top of page


Signing of the Antarctic Treaty

on December 1st 1959.

Photo Credit: ATS Image Bank, accessed December 9, 2023

On December 1, 1959, a significant milestone was achieved when twelve countries actively engaged in scientific programs in Antarctica came together to sign the Antarctic Treaty. These nations included Argentina, Australia, Belgium, Chile, France, Japan, New Zealand, Norway, South Africa, the Soviet Union, the United Kingdom, and the United States. The treaty officially took effect on June 23, 1961, following its ratification by all twelve signatory nations. 


Since its inception, the Antarctic Treaty has garnered extensive international support, reflecting its vital importance. At present, the treaty boasts an impressive association of 56 countries, which includes the original signatories. These nations represent a diverse array of countries from all over the world, highlighting the global commitment to upholding the principles outlined in this historic agreement. 


The Antarctic Treaty consists of 14 articles that establish a framework for the governance of Antarctica.  The articles are summaried below.


Article 1: - Antarctica is to be used for peaceful purposes only.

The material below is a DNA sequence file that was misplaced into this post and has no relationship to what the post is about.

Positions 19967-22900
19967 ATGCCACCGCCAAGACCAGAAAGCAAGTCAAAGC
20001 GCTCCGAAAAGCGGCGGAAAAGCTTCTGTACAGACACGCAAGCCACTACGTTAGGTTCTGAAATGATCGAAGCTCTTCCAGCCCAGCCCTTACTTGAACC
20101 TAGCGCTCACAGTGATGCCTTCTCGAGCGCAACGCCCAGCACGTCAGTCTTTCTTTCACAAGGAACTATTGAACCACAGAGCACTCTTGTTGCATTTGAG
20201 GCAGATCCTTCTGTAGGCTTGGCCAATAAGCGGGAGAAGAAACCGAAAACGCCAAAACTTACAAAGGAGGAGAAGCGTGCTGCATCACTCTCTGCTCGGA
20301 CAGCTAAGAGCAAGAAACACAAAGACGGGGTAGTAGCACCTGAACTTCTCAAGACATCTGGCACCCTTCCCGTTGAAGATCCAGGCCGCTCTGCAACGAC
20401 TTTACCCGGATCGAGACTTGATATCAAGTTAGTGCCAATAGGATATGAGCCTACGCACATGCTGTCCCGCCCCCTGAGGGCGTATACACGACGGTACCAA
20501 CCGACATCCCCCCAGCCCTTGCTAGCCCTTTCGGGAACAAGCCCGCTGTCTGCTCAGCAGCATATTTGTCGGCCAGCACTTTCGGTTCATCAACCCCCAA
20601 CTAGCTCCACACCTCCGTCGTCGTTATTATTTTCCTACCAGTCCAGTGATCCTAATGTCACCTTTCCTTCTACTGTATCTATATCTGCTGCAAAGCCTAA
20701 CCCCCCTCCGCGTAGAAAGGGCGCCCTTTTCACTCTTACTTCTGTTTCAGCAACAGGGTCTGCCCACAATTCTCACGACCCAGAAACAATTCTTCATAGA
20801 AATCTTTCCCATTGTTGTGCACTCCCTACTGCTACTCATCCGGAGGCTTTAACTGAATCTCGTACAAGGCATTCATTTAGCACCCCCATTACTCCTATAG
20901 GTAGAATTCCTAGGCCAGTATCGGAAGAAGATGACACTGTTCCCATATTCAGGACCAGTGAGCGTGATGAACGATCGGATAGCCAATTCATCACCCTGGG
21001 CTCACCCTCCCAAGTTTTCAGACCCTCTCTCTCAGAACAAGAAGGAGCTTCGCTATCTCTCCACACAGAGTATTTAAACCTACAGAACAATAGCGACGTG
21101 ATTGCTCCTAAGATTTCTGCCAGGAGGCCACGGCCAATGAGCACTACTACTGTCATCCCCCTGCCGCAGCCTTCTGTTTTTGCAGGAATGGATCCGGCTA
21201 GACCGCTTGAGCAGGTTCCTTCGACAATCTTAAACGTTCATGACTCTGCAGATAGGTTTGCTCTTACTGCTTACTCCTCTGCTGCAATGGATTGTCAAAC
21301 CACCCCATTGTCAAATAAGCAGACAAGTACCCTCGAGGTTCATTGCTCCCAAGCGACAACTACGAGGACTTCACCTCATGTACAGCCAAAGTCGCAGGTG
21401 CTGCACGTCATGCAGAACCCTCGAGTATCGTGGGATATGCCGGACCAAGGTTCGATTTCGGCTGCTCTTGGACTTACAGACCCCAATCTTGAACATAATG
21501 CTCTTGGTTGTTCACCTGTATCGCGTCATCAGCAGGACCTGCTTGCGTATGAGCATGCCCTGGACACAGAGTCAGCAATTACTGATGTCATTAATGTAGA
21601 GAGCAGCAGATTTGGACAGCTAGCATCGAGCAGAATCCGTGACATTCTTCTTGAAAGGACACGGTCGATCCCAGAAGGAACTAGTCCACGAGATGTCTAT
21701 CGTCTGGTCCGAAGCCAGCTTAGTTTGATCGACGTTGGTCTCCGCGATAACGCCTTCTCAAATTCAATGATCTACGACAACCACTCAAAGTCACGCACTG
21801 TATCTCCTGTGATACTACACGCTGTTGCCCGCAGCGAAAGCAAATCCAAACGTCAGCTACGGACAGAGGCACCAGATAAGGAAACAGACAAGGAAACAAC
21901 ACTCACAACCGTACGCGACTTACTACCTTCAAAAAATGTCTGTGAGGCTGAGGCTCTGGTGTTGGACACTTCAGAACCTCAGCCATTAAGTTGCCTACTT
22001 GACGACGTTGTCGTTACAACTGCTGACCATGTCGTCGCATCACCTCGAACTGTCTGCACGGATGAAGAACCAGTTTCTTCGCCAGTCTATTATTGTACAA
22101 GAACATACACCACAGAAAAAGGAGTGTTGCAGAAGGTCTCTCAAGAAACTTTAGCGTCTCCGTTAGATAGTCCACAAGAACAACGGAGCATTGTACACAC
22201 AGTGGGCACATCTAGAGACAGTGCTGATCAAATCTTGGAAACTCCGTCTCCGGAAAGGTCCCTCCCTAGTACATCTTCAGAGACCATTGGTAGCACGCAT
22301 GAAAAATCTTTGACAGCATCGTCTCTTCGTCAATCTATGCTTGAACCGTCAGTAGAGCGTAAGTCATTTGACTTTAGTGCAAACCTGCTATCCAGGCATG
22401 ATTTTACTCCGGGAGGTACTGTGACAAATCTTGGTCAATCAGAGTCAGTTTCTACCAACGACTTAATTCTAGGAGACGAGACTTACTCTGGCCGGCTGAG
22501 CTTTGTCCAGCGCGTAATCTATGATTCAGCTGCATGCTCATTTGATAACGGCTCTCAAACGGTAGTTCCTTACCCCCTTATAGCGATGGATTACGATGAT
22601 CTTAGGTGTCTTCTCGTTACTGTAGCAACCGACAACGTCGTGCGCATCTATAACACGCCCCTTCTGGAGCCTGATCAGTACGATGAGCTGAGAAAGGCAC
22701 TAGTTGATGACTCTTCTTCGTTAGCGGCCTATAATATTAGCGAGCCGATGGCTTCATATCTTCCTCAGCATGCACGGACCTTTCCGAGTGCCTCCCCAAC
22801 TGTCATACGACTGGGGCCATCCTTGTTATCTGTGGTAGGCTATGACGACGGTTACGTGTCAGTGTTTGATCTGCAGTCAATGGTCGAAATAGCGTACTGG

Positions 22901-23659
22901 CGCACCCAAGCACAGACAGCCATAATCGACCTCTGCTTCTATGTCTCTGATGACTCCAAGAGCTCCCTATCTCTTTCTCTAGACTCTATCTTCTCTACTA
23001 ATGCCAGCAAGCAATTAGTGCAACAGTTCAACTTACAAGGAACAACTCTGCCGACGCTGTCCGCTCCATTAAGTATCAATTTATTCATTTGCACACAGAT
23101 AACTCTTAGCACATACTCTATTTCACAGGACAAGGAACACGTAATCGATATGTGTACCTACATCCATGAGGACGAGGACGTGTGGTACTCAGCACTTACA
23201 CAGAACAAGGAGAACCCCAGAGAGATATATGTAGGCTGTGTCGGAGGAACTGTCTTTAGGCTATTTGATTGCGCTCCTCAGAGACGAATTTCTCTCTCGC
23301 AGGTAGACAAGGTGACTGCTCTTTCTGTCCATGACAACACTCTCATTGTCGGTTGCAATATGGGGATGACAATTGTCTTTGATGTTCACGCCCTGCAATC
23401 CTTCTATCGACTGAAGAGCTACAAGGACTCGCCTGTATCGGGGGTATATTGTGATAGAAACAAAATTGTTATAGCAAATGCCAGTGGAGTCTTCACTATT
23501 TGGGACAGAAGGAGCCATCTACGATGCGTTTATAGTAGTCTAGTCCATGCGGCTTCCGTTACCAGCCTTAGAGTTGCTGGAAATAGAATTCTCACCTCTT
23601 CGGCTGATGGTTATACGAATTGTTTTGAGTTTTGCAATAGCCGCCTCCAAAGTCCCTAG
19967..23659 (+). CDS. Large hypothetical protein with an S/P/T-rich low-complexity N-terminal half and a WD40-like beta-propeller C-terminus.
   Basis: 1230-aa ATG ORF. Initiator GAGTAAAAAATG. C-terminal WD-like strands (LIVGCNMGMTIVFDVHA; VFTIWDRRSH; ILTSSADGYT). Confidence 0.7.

Article 2: - Freedom of scientific investigation and cooperation shall be promoted.

Article 3: - The treaty does not recognize, dispute, or establish territorial claims.

Article 4: - Nuclear testing and disposal of radioactive waste are prohibited.

Article 5: - The treaty prohibits military activities, except for scientific research.

Article 6: - The treaty applies to all areas south of 60 degrees South latitude.

Article 7: - Parties to the treaty must exchange information and provide access to their scientific observations and results.

Article 8: - Parties must give advance notice of their expeditions to Antarctica.

Article 9: - Parties must cooperate in the event of accidents or other emergencies.

Article 10: - Parties must facilitate visits by observers from other countries.

Article 11: - The treaty does not affect the rights of any party to make claims of sovereignty.

Article 12: - Disputes are to be resolved peacefully through consultation or negotiation.

Article 13: - The treaty can be reviewed at any time by the parties.

Article 14: - The treaty is open for accession by any state that agrees to abide by its provisions.

The Antarctic Treaty stands as a testament to international cooperation and the commitment to preserve Antarctica as a peaceful and scientific haven. With the participation of numerous countries, the treaty has successfully fostered scientific research, environmental protection, and the peaceful use of Antarctica. As the number of countries associated with the treaty continues to grow, the global community reaffirms its dedication to the principles outlined in this historic agreement. 

bottom of page